‘She's a barmaid in Gibsonton, a town built for circus folk. “Honey, I'm cooking!” she said, but let me go ahead'
I'd always wanted to do a book on small carnivals. So when a documentary maker told me about Gibsonton in Florida, I immediately bought a plane ticket. The town was built for people from the carnival industry, to give them a place to live off-season. It's divided into zones for animals and circus acts: you can have a carnival ride on your front garden and a giraffe in your back. It was close to Ringling Bros and Barnum & Bailey Circus and was once a village for little people, who we used to call “dwarves”. The people considered “giants” had their own encampment.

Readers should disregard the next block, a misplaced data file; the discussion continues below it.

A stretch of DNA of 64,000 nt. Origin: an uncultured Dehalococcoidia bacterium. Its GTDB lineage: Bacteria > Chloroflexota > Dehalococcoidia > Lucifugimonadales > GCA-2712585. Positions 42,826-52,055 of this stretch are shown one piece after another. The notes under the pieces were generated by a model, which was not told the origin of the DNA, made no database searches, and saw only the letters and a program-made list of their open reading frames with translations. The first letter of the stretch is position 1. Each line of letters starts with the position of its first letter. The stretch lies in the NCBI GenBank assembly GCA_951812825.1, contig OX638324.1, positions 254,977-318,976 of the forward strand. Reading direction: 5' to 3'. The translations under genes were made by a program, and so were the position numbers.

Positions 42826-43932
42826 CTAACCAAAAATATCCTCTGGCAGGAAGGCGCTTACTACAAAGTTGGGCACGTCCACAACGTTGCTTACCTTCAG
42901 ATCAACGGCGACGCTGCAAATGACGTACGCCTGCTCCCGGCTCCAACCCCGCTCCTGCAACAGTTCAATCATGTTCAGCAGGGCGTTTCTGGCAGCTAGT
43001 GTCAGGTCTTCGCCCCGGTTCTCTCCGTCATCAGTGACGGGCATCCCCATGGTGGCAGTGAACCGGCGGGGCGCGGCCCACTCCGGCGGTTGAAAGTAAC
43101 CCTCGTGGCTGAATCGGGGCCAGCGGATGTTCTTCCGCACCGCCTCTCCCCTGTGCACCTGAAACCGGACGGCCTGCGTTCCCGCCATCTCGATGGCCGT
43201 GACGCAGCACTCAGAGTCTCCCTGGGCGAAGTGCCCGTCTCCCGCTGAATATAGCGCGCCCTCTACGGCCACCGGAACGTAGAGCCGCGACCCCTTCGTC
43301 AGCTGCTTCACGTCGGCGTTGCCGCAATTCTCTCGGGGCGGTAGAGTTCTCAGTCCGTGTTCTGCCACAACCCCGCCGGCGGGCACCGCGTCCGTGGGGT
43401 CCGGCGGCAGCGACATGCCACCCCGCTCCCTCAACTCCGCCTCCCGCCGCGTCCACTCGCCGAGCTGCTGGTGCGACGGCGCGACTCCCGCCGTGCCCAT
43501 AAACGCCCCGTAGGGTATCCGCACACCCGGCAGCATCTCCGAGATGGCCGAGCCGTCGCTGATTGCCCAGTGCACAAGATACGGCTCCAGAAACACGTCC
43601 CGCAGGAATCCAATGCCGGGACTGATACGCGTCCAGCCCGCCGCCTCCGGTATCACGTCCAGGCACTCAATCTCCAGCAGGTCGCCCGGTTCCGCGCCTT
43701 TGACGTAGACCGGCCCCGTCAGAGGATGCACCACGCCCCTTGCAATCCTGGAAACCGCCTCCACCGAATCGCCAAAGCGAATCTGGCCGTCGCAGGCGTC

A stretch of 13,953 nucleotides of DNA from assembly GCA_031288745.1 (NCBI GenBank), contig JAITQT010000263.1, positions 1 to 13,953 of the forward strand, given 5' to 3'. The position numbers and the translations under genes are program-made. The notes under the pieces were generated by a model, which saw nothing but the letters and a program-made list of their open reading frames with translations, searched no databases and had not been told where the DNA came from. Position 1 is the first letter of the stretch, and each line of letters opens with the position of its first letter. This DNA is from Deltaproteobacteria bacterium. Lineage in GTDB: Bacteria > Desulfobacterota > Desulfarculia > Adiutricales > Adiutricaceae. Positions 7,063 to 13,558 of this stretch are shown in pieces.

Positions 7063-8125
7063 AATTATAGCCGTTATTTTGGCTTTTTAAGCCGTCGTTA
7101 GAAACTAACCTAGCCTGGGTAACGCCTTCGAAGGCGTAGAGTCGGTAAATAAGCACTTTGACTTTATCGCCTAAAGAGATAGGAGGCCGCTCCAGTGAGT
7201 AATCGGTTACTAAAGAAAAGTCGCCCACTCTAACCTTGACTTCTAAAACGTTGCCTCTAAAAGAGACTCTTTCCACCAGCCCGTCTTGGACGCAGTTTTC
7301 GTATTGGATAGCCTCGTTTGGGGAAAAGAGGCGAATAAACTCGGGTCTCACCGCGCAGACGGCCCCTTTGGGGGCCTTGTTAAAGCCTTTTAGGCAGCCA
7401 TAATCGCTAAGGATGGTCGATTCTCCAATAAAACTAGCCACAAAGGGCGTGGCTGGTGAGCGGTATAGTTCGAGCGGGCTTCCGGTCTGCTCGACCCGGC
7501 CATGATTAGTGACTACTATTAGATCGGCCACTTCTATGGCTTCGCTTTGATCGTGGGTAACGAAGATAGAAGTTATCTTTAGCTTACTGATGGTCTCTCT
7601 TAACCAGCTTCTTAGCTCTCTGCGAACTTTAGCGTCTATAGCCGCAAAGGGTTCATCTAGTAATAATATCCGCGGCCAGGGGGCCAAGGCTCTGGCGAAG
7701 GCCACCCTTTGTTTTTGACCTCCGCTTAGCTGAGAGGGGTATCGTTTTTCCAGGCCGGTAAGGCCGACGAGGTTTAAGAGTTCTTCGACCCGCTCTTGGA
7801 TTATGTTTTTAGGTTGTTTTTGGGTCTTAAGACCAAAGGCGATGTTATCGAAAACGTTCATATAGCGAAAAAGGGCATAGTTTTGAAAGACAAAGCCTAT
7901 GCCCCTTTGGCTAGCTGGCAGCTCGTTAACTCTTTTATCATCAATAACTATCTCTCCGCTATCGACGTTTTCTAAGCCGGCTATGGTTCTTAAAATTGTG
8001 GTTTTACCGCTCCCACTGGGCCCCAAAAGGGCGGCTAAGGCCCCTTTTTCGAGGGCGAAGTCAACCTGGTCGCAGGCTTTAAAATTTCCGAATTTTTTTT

I'd seen an interview with a guy named Ward Hall, who owns the World of Wonders, the last travelling sideshow in America. The interview was from the 1980s and he was looking old then, so I wasn't sure he'd still be alive. But I tracked him down and we talked. He invited me out to his house and took me to Showtown.